There's no shortage of things to condemn China about, but getting excited on the basis of bullshit information undermines the valid criticisms.
 

time

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Re: Tertiary Education and loans.

To give a different perspective, in Australia loans for Tertiary Education is managed by the Taxation department, (repayments are managed as part

Typically most students will deduct the loan payment each pay, and will have paid for their degree in 3-4 years.

Course fees are capped by the Government, and IIRC when I did my degree it was less than AU$14,000 per year (current figures is maximum

So someone doing a standard BSc, BEng or BIT (Bachelor or IT), would only have a loan of ~AU$50K max at the end of it. (Note: minimum wage in Australia is AU$38Ka assuming full time hours before tax, or AU$19.50 per hour before tax). Loan repayment starts when you earn over AU$45K pa...

So do you believe an Australia style system could possible work in the US?
Not sure about some of your numbers here. Firstly, it's worth pointing out that the Aussie dollar is only worth 59 US cents. So everything costs about 2/3 more than it does in the US (excluding the 10% sales tax or GST).

Secondly, the minimum repayment is on a sliding scale; a graduate making $71,000 (US$42k) will face at least $3200 pA, or $9600 if they're lucky enough to get to $113k (US$67k).

Thirdly, only the well-off are clearing a $50000 debt in 3-4 years. For most people, it cripples them financially for several years or sometimes forever.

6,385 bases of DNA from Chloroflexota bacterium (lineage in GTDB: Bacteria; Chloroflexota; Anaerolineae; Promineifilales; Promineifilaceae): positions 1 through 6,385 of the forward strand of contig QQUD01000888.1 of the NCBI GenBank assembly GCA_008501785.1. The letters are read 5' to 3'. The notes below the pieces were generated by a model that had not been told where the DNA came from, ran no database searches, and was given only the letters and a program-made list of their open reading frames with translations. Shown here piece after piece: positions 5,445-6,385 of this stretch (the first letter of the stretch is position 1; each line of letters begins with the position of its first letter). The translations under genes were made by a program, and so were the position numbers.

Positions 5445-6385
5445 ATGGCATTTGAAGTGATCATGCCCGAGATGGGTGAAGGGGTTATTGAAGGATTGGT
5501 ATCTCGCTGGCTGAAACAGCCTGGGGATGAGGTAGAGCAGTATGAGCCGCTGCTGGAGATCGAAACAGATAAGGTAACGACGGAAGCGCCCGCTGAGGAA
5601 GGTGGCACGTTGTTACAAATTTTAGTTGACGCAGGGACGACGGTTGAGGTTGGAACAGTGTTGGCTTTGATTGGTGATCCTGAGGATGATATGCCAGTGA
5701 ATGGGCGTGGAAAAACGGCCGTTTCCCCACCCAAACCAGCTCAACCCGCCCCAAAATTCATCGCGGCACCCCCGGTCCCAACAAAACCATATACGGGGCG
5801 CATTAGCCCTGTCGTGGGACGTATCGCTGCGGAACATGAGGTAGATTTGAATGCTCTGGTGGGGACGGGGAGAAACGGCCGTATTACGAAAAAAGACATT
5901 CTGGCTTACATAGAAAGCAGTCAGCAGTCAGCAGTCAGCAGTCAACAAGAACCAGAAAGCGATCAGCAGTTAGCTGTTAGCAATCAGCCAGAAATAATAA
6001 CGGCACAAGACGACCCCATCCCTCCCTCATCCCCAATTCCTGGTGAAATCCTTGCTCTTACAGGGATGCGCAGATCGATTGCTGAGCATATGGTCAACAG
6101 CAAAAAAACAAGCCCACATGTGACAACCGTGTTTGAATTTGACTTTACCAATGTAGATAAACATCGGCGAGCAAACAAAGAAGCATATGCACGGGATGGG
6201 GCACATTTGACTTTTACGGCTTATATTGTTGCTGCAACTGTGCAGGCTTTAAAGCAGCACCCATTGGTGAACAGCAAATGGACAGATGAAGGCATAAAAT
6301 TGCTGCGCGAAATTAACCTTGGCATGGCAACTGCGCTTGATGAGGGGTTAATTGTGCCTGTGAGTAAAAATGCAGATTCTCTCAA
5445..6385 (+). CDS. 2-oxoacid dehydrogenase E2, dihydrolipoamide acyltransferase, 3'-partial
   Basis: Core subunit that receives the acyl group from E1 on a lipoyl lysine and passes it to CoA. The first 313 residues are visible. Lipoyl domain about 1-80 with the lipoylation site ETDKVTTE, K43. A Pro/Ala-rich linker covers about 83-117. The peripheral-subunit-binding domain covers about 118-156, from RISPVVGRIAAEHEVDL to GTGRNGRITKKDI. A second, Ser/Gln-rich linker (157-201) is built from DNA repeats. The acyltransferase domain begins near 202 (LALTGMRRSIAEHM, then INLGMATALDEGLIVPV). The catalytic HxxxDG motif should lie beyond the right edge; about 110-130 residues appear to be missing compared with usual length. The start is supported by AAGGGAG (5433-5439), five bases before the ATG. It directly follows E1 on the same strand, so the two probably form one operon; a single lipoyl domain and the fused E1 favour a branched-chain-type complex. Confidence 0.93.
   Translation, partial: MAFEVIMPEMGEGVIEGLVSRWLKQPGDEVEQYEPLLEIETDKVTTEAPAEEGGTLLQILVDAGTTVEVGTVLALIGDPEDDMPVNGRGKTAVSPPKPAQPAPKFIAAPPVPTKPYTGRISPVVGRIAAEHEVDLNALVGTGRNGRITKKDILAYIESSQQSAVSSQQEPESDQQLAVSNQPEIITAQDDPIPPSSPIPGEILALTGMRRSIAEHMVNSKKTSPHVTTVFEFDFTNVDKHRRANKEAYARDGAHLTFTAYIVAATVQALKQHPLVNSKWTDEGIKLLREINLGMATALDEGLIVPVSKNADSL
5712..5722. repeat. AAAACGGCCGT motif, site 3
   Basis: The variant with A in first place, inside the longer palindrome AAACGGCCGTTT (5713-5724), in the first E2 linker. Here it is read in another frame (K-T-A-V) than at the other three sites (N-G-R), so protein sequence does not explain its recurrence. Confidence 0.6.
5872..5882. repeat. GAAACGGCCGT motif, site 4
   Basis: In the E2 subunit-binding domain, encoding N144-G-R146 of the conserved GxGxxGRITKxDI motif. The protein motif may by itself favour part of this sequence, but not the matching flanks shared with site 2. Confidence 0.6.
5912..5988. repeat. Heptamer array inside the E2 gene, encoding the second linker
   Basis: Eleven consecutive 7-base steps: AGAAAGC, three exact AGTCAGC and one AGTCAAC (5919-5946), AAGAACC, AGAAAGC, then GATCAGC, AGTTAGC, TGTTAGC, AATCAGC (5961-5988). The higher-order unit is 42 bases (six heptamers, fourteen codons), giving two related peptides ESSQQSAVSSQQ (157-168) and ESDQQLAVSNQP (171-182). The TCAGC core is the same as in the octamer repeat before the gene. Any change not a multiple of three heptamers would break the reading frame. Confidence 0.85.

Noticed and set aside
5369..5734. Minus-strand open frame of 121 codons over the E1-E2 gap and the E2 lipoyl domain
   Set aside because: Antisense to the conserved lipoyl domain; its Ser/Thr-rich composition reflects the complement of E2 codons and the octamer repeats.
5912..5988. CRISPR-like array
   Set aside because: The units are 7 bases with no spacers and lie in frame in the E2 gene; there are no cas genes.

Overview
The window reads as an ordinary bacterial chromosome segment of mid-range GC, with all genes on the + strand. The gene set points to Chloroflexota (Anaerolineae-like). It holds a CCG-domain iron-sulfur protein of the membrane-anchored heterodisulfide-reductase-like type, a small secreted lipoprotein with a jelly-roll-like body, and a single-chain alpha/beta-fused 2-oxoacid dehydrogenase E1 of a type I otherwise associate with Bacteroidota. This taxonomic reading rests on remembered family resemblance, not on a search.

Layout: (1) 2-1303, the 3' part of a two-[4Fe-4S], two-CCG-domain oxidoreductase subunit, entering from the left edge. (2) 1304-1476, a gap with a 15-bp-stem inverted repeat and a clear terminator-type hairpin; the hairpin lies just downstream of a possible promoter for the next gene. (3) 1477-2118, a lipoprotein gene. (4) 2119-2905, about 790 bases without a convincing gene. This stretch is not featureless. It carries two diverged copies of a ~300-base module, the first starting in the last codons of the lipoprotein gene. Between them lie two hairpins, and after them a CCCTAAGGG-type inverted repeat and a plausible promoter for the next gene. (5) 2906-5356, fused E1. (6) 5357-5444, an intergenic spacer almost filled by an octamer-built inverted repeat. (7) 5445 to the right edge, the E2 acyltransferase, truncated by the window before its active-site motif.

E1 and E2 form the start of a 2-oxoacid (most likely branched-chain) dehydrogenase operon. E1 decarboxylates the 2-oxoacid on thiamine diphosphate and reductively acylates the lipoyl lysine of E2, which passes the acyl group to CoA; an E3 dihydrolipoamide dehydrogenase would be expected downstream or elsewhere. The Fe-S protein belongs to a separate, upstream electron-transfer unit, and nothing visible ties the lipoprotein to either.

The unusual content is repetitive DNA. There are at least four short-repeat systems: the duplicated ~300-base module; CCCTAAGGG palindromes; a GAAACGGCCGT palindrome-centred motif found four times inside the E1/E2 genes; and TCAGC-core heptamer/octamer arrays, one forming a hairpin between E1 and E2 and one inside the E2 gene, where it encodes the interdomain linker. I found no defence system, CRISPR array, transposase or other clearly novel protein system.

Thirdly, the government charges an effective interest rate of 1.8% compounding, but calls it indexing to avoid political fallout.

Finally, like the worst of the US debts, there is absolutely no way to get this debt waived. When you die, your estate has to make payments up to the time of your death. There are often political discussions about liquidating people's estates to put towards any outstanding study debts.
 

Chewy509

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Thirdly, only the well-off are clearing a $50000 debt in 3-4 years. For most people, it cripples them financially for several years or sometimes forever.

Finally, like the worst of the US debts, there is absolutely no way to get this debt waived. When you die, your estate has to make payments up to the time of your death. There are often political discussions about liquidating people's estates to put towards any outstanding study debts.
Granted, if you're only paying $3K pa, then yes, it's going to take 15+yrs to pay off... And probably cripple some... (eg pretty hard to get a home loan, if you owe the government $40K+, but then again if you can't afford to repay your HECS debt, should you be getting a home loan in the first place)?

That last point is the one that bothers me most... If you die, the debt should be voided... But if you can't repay the debt in 10+yrs, then was the degree worth the government backing a loan against? Should the government cover loans for education that has no real marketable or return on investment value?
 

DrunkenBastard

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It seems odd that Morisson is refusing to close schools in Australia like the rest of the world has done. They could switch over to just being daycare for parents in critical health care jobs etc like they are doing in the UK.